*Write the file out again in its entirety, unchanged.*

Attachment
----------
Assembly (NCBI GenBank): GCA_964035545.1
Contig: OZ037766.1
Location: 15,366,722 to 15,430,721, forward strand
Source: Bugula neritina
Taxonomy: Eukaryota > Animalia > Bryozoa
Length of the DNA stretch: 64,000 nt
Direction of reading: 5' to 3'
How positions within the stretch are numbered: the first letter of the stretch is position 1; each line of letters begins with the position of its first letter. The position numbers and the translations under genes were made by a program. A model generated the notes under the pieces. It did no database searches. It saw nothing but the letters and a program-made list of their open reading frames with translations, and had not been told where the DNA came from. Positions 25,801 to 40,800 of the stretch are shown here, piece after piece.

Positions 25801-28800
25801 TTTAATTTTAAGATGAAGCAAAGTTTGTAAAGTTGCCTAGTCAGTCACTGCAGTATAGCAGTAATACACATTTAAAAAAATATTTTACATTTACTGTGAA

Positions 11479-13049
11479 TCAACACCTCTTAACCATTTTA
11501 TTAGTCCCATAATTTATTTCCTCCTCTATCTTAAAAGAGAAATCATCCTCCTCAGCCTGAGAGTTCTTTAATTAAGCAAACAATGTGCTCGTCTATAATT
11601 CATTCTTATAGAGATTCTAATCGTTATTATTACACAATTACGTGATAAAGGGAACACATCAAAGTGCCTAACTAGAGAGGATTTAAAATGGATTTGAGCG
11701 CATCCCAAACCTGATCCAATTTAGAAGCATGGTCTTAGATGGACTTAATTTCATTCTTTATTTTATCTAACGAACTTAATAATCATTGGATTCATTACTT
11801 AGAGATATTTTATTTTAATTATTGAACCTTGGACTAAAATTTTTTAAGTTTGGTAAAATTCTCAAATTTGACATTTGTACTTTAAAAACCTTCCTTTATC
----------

Assembly (NCBI GenBank): GCA_964035545.1
Contig: OZ037766.1
Location: 15,366,722 to 15,430,721, forward strand
Source: Bugula neritina
Taxonomy: Eukaryota > Animalia > Bryozoa
Length of the DNA stretch: 64,000 nt
Direction of reading: 5' to 3'
How positions within the stretch are numbered: the first letter of the stretch is position 1; each line of letters begins with the position of its first letter. The position numbers and the translations under genes were made by a program. A model generated the notes under the pieces. It did no database searches. It saw nothing but the letters and a program-made list of their open reading frames with translations, and had not been told where the DNA came from. Positions 25,801 to 40,800 of the stretch are shown here, piece after piece.

Positions 25801-28800
25801 TTTAATTTTAAGATGAAGCAAAGTTTGTAAAGTTGCCTAGTCAGTCACTGCAGTATAGCAGTAATACACATTTAAAAAAATATTTTACATTTACTGTGAA

Positions 11479-13049
11479 TCAACACCTCTTAACCATTTTA
11501 TTAGTCCCATAATTTATTTCCTCCTCTATCTTAAAAGAGAAATCATCCTCCTCAGCCTGAGAGTTCTTTAATTAAGCAAACAATGTGCTCGTCTATAATT
11601 CATTCTTATAGAGATTCTAATCGTTATTATTACACAATTACGTGATAAAGGGAACACATCAAAGTGCCTAACTAGAGAGGATTTAAAATGGATTTGAGCG
11701 CATCCCAAACCTGATCCAATTTAGAAGCATGGTCTTAGATGGACTTAATTTCATTCTTTATTTTATCTAACGAACTTAATAATCATTGGATTCATTACTT
11801 AGAGATATTTTATTTTAATTATTGAACCTTGGACTAAAATTTTTTAAGTTTGGTAAAATTCTCAAATTTGACATTTGTACTTTAAAAACCTTCCTTTATC